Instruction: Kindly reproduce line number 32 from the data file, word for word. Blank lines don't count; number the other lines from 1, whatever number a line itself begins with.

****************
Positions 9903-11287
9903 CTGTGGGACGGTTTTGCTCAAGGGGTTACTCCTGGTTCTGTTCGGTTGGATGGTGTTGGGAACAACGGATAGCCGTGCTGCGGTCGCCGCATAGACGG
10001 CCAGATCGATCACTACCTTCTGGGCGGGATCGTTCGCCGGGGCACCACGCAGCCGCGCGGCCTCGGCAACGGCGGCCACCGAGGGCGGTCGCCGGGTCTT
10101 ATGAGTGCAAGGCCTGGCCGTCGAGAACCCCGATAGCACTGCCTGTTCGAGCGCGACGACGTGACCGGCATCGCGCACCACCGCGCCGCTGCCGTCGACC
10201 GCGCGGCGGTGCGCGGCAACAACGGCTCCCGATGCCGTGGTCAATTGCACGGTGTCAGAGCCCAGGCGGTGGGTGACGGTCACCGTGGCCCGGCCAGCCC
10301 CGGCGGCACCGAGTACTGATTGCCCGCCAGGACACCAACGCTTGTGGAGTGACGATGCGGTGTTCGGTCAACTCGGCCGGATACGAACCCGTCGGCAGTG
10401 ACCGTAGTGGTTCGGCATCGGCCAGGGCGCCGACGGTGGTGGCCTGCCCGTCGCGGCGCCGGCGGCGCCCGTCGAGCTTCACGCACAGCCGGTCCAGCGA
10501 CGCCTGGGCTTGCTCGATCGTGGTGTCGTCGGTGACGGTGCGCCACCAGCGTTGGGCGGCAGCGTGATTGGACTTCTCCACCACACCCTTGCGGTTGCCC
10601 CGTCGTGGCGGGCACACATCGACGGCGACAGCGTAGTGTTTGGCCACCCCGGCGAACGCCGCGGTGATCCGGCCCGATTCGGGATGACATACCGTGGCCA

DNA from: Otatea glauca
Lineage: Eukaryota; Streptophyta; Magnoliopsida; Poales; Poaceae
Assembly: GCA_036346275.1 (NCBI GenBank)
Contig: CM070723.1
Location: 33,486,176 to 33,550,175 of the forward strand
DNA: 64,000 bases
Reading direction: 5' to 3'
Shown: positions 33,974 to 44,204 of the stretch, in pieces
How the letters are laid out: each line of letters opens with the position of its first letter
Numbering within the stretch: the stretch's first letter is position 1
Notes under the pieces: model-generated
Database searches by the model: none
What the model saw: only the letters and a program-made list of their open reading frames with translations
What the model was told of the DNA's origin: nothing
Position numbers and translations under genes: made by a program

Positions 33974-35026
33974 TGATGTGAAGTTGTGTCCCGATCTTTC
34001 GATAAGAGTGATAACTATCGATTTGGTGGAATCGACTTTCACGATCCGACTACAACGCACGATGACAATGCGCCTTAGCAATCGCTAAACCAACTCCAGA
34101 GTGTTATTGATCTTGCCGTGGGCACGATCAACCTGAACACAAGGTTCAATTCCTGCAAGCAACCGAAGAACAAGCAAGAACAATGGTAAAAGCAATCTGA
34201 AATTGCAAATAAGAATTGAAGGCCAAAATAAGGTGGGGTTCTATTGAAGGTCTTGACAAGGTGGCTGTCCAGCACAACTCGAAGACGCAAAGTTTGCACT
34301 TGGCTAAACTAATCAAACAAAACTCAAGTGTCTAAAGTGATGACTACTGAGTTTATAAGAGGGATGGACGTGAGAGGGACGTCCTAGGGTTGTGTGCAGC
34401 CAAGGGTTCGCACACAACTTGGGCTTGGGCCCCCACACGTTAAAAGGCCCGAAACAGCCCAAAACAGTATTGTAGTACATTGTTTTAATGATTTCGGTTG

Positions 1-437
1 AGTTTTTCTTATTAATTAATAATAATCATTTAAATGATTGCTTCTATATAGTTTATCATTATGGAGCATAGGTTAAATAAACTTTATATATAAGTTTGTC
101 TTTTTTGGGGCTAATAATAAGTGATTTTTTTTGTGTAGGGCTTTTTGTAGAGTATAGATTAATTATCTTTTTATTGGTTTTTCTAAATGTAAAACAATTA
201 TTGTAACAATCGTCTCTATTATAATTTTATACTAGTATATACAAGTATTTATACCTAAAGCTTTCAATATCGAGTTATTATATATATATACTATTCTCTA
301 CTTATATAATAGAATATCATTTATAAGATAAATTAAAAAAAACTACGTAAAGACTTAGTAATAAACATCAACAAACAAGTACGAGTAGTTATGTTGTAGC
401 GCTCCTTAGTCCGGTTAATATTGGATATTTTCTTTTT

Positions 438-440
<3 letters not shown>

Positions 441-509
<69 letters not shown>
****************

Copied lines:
Positions 1-437